City of Austin CodeNEXT

Multi-Use High-Density Zoning in Judges Hill

All of the SF-3 households in Judges Hill will be impacted by the City’s rezoning of Judges Hill land from single-family to much greater density and multi-use in its recently released “CodeNEXT” zoning plan – no SF-3 remains. Learn more about the proposed zoning changes that would allow a developer to shoehorn 4-5 units onto one lot. CodeNext allows multiple dwelling units and uses (office, retail, lodging) on on a single lot, at the developer’s discretion, with limited recourse for neighbors.
• Change in Property Values

• Change in Neighborhood Character

• Increased Density and Use Permitted (and related issues of noise, traffic, and street parking)

No Parcel remains Single Family Residence

See the map at:

Download a detailed spreadsheet (MS Excel) that lists the uses per zoning designation. Compare the column of the current zoning (SF-3, MF, LO, or GO) to the proposed zoning under CodeNEXT (LMDR, T3, T4MS)
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JHNA previously voted to support the Downtown Austin Plan

The Downtown Austin Plan (DAP) should be incorporated into CodeNext as it achieves a balanced approach supportive of greater density and use while preserving the character of Judges Hill through agreed upon setbacks, gradual height step ups and massing.
Pre-Mapping Judges Hill Neighborhood Association Resolution on CodeNEXT

Whereas the Downtown Austin Plan (DAP) and its component Downtown District Plans, developed over four years with broad stakeholder input and generous taxpayer support and approved in November of 2011, produced a consensus that took guidance from the following plan statements:
“The DAP is the Downtown’s Neighborhood Plan”

“The DAP is the result of a three-year dialogue with the general public and the Downtown community and stakeholders.”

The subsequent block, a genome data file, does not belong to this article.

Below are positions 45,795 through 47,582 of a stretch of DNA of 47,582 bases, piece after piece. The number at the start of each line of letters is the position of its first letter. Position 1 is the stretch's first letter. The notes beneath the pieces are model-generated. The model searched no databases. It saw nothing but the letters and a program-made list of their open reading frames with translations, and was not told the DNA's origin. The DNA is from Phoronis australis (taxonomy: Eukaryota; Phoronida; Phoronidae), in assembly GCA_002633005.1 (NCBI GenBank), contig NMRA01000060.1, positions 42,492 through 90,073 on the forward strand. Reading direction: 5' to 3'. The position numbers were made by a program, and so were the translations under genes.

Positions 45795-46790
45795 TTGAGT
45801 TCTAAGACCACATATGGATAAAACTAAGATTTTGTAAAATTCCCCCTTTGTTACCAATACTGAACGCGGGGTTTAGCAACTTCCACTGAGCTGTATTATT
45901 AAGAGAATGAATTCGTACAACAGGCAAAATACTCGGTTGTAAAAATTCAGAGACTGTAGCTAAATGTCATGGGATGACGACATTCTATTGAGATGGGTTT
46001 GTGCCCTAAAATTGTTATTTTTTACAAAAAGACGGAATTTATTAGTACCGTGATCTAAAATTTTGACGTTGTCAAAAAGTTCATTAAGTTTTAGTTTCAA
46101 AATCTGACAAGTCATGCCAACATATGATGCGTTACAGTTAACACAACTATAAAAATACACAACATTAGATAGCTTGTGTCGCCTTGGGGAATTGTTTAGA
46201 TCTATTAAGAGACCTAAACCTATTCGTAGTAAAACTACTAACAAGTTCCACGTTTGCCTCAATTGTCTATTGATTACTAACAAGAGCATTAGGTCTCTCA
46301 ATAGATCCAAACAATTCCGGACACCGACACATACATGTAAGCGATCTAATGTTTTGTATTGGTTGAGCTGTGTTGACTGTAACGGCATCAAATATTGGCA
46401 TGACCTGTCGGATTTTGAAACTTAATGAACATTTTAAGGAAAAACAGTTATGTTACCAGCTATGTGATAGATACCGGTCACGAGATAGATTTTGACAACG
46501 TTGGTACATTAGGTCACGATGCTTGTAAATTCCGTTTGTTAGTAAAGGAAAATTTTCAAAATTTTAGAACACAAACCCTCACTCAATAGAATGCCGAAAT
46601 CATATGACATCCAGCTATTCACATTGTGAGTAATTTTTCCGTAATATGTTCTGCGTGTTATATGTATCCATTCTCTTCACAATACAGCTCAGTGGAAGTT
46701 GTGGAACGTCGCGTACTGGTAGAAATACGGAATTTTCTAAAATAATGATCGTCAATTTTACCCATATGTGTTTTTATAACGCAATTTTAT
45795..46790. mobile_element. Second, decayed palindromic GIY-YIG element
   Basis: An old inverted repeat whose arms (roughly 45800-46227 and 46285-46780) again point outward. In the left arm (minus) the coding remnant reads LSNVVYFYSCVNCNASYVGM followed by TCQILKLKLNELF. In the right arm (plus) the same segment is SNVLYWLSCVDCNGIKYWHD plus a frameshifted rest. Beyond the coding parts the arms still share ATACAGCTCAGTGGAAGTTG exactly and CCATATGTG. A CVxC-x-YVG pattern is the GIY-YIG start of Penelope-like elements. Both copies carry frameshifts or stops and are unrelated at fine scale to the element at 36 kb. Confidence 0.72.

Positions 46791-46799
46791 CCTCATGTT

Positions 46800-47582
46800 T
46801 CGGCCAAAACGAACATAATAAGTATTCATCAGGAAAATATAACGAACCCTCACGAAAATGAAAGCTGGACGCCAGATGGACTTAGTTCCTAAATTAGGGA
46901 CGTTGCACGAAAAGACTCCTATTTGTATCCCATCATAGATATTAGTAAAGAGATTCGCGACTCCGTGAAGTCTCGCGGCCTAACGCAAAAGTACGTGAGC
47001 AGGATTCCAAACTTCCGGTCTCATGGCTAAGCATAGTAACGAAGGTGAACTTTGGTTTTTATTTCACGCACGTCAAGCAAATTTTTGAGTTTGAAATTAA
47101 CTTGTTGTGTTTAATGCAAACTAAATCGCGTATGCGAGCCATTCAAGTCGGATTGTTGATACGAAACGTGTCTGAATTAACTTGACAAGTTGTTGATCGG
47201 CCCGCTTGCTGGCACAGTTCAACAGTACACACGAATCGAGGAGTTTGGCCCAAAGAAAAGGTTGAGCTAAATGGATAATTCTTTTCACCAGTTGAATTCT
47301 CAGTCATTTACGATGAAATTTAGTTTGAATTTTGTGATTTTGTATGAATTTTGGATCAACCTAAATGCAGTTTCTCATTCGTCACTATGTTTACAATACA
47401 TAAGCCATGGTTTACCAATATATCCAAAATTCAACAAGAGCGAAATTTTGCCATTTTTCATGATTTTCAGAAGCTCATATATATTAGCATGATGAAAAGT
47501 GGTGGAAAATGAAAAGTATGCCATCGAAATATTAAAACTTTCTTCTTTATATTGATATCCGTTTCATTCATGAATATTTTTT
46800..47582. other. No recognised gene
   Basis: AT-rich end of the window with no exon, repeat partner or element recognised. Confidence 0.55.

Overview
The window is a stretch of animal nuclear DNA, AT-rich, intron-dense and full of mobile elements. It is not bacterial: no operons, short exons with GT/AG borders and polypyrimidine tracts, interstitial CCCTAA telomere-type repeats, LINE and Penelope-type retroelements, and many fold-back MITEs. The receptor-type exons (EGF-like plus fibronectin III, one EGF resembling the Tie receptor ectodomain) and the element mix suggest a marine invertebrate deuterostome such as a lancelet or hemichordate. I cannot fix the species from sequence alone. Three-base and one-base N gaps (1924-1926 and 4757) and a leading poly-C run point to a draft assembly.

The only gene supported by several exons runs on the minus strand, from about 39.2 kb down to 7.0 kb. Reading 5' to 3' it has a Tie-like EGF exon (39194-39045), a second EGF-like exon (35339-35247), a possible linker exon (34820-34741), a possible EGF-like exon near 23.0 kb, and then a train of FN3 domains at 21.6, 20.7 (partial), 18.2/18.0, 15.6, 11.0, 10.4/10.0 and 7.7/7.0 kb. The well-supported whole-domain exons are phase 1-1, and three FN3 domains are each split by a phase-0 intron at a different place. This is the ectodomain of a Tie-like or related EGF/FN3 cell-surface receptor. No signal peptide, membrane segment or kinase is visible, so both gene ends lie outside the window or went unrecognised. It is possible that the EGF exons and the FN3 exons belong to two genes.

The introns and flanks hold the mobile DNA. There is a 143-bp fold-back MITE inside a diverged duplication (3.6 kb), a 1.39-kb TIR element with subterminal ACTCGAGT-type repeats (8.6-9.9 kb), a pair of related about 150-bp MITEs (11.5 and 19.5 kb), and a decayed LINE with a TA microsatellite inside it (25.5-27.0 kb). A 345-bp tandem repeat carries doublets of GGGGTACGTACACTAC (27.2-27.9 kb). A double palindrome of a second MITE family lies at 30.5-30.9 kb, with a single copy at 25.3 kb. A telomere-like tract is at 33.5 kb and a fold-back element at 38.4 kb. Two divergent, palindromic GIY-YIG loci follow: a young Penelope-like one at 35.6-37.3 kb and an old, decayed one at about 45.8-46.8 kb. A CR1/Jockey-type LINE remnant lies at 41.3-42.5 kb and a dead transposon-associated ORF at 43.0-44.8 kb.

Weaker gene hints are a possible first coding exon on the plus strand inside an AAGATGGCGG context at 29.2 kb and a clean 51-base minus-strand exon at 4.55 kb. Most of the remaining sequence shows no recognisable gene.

“The character of Downtown ranges from the skyscrapers of Congress Avenue to the single-family neighborhood of Judges Hill.

“Mixed Use: An appropriate mix of residential and non-residential uses should be allowed in all parts of Downtown, except for Judges Hill, which should generally be preserved as a single-family residential neighborhood.”

“Downtown’s historic fabric is at risk of being demolished.

“Historic preservation is important if Downtown is to continue to develop in a way that is authentically and uniquely Austin”

“Compatibility Zones are proposed, each with specific height standards aimed at providing an appropriate scale transition to the Judges Hill and Old West Austin Neighborhoods”
Be it resolved that the Judges Hill Neighborhood Association asks that Commissioners and the Mayor, Mayor Pro Tem and City Council honor the DAP and its components in tailoring and approving CodeNEXT with regard to the JHD and the adjacent two blocks of the Northwest District and the University Neighborhood Overlay.

Feb 27, 2017
Guide To Current (2016) Zoning

The City of Austin Guide to zoning (PDF) - This is the guide to zoning in place today. Use this guide to understand what your current zoning allows.

— Reprinted with permission from Mark Dewey

The City of Austin is pushing through a new zoning code, called CodeNEXT, that will change the value of your property and the character of your neighborhood.